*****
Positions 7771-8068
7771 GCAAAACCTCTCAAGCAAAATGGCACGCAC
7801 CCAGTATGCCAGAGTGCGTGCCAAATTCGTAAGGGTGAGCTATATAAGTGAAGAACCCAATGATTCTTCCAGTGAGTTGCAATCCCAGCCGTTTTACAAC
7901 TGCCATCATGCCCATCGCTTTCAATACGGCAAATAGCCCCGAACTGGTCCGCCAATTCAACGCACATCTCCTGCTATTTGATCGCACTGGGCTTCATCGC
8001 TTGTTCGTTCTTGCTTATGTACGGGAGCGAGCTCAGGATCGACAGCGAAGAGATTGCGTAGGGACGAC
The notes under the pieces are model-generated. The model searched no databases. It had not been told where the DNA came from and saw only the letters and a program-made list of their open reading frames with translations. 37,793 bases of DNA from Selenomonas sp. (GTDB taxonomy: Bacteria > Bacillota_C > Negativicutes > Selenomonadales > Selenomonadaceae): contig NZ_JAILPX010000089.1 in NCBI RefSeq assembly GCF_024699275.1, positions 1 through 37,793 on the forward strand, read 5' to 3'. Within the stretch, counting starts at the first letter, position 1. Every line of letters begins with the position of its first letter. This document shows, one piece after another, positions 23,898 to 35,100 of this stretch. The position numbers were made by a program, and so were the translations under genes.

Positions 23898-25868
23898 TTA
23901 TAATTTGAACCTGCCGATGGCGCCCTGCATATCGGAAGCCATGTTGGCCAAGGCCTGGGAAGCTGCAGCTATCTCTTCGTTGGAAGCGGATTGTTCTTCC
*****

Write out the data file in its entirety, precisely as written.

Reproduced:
Positions 7771-8068
7771 GCAAAACCTCTCAAGCAAAATGGCACGCAC
7801 CCAGTATGCCAGAGTGCGTGCCAAATTCGTAAGGGTGAGCTATATAAGTGAAGAACCCAATGATTCTTCCAGTGAGTTGCAATCCCAGCCGTTTTACAAC
7901 TGCCATCATGCCCATCGCTTTCAATACGGCAAATAGCCCCGAACTGGTCCGCCAATTCAACGCACATCTCCTGCTATTTGATCGCACTGGGCTTCATCGC
8001 TTGTTCGTTCTTGCTTATGTACGGGAGCGAGCTCAGGATCGACAGCGAAGAGATTGCGTAGGGACGAC
The notes under the pieces are model-generated. The model searched no databases. It had not been told where the DNA came from and saw only the letters and a program-made list of their open reading frames with translations. 37,793 bases of DNA from Selenomonas sp. (GTDB taxonomy: Bacteria > Bacillota_C > Negativicutes > Selenomonadales > Selenomonadaceae): contig NZ_JAILPX010000089.1 in NCBI RefSeq assembly GCF_024699275.1, positions 1 through 37,793 on the forward strand, read 5' to 3'. Within the stretch, counting starts at the first letter, position 1. Every line of letters begins with the position of its first letter. This document shows, one piece after another, positions 23,898 to 35,100 of this stretch. The position numbers were made by a program, and so were the translations under genes.

Positions 23898-25868
23898 TTA
23901 TAATTTGAACCTGCCGATGGCGCCCTGCATATCGGAAGCCATGTTGGCCAAGGCCTGGGAAGCTGCAGCTATCTCTTCGTTGGAAGCGGATTGTTCTTCC